Speaking with Enobong*, she made me realise that the coddling of sons can happen even within a household where the mother is a step mom contrary to popular opinion.
In her words: So, I have two brothers and I’m the only girl. My mom died when I was ten and my dad finally remarried when I was nineteen. My brothers don’t stay at home with us, they’re much older than I am and they’re scattered all over Nigeria. My stepmom doesn’t know them that well, and she’s only spent short times with them but it’s so funny anytime they’re around. She treats them like visitors, like they haven’t lived in this house with my dad and I for years. It’s so obvious.”
Enobong went on to say: “I remember a Sunday, my brother had been around for a while and he didn’t go to church with us. When we came home, there were plates in the sink and my dad was like: ‘Why didn’t you wash these plates? You were at home all day”. And my stepmom quips ‘Leave my son alone please’. And I laughed knowing the screaming I would have heard from the kitchen door if I were the one that left those plates. She’s always talking about them so softly and sweetly, but meeee…it’s like I irritate her. She’s just the kind of woman that puts men on a very high pedestal.”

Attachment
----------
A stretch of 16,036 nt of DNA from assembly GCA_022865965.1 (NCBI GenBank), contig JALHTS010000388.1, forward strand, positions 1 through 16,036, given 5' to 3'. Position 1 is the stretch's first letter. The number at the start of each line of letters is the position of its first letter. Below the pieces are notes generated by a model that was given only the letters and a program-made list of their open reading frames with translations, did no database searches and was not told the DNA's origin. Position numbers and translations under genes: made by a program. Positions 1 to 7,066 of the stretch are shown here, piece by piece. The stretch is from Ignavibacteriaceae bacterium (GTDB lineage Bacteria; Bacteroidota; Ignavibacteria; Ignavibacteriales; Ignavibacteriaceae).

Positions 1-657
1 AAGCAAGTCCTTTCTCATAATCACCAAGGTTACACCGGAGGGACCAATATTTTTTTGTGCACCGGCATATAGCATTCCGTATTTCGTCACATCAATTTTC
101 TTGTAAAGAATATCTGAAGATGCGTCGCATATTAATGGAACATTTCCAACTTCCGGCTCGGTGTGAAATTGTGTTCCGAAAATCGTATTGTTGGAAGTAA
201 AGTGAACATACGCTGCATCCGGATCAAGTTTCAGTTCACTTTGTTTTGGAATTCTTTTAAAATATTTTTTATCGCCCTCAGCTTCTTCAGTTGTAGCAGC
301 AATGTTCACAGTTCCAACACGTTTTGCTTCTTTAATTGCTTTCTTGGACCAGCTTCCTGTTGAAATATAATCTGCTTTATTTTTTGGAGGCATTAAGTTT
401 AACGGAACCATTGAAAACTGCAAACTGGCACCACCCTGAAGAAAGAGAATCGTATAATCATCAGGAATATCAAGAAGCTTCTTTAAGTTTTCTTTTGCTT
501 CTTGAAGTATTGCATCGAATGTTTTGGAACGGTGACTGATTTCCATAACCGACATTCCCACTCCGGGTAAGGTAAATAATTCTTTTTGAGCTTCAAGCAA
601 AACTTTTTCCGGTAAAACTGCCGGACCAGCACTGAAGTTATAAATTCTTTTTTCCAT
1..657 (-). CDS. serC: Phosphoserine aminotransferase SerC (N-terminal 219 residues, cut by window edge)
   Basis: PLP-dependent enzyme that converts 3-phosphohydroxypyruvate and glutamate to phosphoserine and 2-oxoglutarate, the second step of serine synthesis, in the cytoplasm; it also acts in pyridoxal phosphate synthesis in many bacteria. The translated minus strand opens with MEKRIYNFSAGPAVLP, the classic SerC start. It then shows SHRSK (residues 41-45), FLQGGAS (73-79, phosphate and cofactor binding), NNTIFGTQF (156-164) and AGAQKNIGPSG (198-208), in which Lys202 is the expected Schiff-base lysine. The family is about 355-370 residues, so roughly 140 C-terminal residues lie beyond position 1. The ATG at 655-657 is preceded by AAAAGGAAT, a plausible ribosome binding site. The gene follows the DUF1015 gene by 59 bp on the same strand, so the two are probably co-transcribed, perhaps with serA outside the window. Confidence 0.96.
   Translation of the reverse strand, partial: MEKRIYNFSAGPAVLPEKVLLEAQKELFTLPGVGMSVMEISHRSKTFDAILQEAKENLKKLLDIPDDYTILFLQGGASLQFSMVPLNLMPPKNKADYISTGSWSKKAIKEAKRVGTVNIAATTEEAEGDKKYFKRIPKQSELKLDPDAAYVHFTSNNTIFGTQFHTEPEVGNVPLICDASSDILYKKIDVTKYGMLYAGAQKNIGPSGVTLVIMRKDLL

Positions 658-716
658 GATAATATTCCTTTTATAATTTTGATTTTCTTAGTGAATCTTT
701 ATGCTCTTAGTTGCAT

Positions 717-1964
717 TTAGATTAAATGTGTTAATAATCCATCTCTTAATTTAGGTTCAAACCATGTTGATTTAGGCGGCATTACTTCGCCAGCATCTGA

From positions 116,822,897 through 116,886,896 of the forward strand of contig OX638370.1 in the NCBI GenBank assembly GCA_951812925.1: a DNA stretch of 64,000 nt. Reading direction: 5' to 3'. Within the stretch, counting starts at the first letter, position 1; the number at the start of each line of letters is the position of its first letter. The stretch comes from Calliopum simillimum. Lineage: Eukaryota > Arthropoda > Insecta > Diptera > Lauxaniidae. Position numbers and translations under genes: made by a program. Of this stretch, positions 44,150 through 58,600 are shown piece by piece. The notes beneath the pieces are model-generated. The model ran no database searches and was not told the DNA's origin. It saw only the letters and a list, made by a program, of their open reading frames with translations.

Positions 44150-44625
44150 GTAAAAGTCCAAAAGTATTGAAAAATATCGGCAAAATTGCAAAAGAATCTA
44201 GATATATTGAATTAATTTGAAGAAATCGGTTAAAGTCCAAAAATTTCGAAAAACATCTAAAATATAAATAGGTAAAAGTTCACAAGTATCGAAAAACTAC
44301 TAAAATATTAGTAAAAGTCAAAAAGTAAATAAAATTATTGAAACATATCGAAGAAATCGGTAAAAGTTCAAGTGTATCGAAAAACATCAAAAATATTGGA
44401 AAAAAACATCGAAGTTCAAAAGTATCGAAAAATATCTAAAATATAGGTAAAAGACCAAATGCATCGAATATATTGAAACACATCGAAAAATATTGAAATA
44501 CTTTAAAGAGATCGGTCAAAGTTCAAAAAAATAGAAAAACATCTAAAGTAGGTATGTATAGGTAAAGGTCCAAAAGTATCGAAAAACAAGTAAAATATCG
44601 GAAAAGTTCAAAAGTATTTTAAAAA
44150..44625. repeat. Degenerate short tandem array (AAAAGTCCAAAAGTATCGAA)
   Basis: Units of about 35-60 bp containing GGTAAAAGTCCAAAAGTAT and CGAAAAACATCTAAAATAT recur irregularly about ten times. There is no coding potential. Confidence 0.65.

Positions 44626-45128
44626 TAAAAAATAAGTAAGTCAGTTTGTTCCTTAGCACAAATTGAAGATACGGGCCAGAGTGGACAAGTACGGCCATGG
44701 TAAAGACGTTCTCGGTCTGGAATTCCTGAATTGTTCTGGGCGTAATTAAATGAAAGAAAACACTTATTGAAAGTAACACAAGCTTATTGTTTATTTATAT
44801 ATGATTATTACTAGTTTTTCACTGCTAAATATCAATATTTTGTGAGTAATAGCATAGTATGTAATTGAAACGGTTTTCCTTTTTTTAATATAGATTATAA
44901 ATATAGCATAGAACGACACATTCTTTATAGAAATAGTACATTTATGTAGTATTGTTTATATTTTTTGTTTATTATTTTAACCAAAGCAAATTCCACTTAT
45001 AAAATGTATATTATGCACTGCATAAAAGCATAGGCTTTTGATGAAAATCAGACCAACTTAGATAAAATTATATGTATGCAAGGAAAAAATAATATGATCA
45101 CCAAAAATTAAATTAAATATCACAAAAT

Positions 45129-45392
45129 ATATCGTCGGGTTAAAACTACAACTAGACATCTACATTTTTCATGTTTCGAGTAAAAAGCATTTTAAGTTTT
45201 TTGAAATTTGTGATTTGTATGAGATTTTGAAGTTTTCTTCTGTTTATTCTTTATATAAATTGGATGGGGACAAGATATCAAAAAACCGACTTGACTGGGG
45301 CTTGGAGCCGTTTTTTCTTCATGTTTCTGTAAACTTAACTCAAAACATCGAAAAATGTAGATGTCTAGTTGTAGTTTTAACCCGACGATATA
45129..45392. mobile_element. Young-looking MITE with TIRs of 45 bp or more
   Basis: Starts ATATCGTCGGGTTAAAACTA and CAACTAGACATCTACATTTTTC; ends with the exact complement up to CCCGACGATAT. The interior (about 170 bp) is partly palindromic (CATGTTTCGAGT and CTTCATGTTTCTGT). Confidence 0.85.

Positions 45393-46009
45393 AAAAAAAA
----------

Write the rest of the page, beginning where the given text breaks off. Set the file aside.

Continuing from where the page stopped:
For Glory, the reason mothers coddle their sons can be traced to the age old conditioning of women and the elevation of male children.
To quote her: “I think it’s largely due to societal conditioning. There are women who feel they are not “mothers” enough until they have that male child. A lot of women have died on this path. So when the woman eventually has that long awaited “crown” in the form of a son, she wants to do everything to protect it.
They can ignore their daughters totally to just focus on the son. I know a family where the mother had like 3 girls and when she eventually had that son, it was like she had finally gotten everything she ever wanted by the birth.”
Glory went on to add: “One of her daughters said when they were younger her mum would at times buy a full loaf of bread and ask their brother to eat it all! They (the girls) must not go near that bread and at times she would grab a cane to ensure they must not beg their brother for that bread. He was coddled a lot and he couldn’t do basic things for himself.
I think if there’s one thing I am grateful to my mum for, it is how she ensured my brothers were very involved in domestic chores. I learnt how to cook from watching my elder brother.”
The reality is that the elevation of men to God and head status flows down to how mothers treat their sons. It makes them raise sons who are not just nuisances to their wives, but turn around and hurt their own mothers.
Until male and female children are cherished and loved equally, we shall continue to have the efforts of daughters discarded in search of an elusive joy of a male child.
*Name changed to protect identity
Angel Nduka-Nwosu is a writer, journalist and editor. She moonlights occasionally as a podcaster on As Angel Was Sayin’. Catch her on all socials @asangelwassayin.